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First Savings and Loan Association of Jersey City v. Heldman

New Jersey Superior Court, Law Division

Decided: April 19, 1963.


G. H. Brown, J.c.c.


[79 NJSuper Page 65] The plaintiff has brought this attachment suit to collect the balance owing on an installment promissory note. The instrument provides for "reasonable

[79 NJSuper Page 66]

attorney's fees if collected by law or through an attorney at law." Because the defendants have not appeared in the action, an application for entry of a default judgment is before the court. The question is whether an attorney's fee should be allowed therein.

The instrument is labelled "Property Improvement Note," but the format and provisions are in customary form for ordinary commercial paper.

A judgment which included an attorney's fee was affirmed per curiam in Nash, etc., Inc. v. Consolidated Appliance Co. , 12 N.J. Misc. 795, 174 A. 892 (Sup. Ct. 1934). The result simply rested on the fact that allowance of the fee was "in accordance with the contract in the notes."

With equal aplomb the court in Gramatan Nat. Bank, etc., of Bronxville v. Backman , 30 N.J. Super. 349 (App. Div. 1954), implemented the consensual provision for an attorney's fee contained in the routine instrument.

However, strong language by the Supreme Court in Bank of Commerce v. Markakos , 22 N.J. 428 (1956), has jarred confidence in the precedents cited. The law has been unsettled, in particular by the sweep of the Markakos observation that

"In short, the purported right to contract as to counsel fees never existed in this state; any such attempt by private parties would have been struck down as against public policy quite as much as it would if the Legislature had attempted to do so." (22 N.J. , at p. 432)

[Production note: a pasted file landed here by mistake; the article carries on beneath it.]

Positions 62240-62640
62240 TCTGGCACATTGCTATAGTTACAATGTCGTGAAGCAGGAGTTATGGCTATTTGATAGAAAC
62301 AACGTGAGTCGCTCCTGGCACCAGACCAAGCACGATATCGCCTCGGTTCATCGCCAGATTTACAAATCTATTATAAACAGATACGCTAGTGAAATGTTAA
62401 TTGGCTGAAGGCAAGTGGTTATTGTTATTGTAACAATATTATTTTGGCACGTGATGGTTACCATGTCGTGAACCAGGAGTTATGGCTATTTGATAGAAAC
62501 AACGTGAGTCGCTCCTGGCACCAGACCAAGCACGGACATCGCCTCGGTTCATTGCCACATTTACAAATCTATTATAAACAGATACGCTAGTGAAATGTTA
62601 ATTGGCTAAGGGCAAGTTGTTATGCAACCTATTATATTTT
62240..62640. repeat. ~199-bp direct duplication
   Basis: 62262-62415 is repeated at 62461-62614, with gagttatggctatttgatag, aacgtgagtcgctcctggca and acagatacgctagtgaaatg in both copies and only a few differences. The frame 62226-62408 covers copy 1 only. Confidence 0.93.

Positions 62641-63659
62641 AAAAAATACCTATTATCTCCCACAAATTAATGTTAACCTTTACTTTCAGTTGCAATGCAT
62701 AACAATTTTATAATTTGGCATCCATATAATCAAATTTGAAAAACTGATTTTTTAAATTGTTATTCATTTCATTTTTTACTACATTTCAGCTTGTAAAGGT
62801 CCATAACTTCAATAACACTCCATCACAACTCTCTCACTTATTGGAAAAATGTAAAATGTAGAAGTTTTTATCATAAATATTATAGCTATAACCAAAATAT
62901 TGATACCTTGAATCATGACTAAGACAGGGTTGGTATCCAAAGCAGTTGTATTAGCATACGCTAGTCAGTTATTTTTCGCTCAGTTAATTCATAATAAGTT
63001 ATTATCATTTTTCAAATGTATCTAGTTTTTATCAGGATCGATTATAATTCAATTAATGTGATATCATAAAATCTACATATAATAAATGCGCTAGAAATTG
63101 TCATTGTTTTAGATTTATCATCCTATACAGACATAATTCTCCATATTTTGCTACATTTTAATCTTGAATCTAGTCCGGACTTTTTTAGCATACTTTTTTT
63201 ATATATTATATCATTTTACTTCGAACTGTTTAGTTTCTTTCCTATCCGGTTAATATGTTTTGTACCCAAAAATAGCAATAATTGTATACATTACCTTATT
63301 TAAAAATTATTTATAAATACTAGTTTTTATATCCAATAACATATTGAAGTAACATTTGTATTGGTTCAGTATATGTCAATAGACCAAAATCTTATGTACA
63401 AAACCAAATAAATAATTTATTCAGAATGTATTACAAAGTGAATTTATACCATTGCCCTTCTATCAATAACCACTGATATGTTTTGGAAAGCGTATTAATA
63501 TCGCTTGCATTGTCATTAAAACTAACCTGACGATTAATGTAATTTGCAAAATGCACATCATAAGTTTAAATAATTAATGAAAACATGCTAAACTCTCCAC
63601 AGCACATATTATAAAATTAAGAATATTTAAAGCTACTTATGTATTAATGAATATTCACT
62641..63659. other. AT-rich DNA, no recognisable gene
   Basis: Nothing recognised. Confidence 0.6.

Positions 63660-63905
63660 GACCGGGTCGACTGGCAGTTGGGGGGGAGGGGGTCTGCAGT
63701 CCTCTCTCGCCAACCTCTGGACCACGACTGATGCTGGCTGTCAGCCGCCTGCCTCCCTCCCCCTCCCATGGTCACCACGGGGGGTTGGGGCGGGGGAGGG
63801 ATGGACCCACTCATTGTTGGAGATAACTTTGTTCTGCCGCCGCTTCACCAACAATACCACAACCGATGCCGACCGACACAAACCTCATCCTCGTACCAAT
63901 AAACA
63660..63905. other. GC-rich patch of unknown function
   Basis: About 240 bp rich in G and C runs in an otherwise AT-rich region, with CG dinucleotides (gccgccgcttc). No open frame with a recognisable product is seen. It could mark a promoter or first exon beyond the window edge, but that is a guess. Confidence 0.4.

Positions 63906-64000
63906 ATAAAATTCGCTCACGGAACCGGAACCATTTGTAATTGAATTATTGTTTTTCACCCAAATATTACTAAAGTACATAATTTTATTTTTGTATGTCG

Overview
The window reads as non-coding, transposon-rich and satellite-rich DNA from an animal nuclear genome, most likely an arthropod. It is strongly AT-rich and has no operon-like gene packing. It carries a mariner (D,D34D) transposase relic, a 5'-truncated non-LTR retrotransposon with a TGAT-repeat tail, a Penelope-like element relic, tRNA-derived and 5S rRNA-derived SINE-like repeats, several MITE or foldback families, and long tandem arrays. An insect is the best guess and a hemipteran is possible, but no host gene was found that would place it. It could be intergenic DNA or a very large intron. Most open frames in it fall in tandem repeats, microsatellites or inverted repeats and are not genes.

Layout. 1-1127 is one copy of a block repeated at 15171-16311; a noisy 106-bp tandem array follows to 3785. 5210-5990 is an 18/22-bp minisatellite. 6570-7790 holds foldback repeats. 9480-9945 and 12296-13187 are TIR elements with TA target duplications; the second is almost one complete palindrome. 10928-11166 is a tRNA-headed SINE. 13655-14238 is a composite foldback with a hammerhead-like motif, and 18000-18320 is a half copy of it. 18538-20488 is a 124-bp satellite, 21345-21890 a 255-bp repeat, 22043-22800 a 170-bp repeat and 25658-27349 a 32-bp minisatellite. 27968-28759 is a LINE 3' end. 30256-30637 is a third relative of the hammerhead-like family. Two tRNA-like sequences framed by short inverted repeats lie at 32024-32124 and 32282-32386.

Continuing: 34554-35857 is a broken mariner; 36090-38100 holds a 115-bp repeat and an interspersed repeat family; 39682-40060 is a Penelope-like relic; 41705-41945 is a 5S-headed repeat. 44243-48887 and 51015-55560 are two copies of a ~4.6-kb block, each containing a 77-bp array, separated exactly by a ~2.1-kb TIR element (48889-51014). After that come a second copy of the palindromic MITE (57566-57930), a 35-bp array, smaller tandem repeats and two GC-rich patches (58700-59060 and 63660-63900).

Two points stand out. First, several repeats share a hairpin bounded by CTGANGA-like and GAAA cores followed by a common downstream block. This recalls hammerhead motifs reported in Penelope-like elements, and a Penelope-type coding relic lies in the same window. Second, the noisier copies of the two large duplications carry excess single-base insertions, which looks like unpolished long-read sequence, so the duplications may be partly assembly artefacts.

Subsequent decisions of the Appellate Division have pointed up the fault in the Markakos situation -- the parties there provided in a mortgage bond for a counsel fee upon foreclosure in excess of the fee scheduled in R.R. 4:55-7(c). Thus in Maryland Credit Finance Corp. v. Reeves , 45 N.J. Super. 205 (App. Div. 1957), the court, after adverting to the conflict with a judicial rule in Markakos , said:

"A different situation is presented here and we do not believe the [ Markakos ] ruling should be extended by this Division beyond the boundaries of that case." (45 N.J. Super. , at p. 208)

[79 NJSuper Page 67]

And in Bancredit, Inc. v. Bethea , 65 N.J. Super. 538 (App. Div. 1961), there was a similar reference to the vice of the Markakos covenant as constituting

"* * * an attempt to contradict contractually a rule of court specifically restricting counsel fees in foreclosures to the schedule set forth." (65 N.J. Super. , at p. 553)

If the fact situations in the Reeves and Bethea cases involved ordinary commercial paper, the Appellate Division treatment of the Markakos holding would clear the way for a decision in the case sub judice. But Reeves and Bethea both dealt with notes integrated with a "retail installment contract." And, in each case, a counsel fee was expressly sanctioned by the applicable statute. N.J.S.A. 17:16B-6(a)(4), now replaced by N.J.S.A. 17:16C-42(b).

There is, then, no New Jersey judicial authority since the Markakos case for orientation where, as here, the contract of the parties does not violate a rule of court but nevertheless is not authorized by statute. It is noted that the Uniform Commercial Code leaves local law unchanged. N.J.S. 12A:3-106(2).

It would seem that the practice antedating Bank of Commerce v. Markakos should prevail. The court will rely specifically upon Gramatan Nat. Bank, etc., of Bronxville v. Backman, supra , as the precedent controlling.

An attorney's fee of 15%, inclusive of disbursements, will be allowed.


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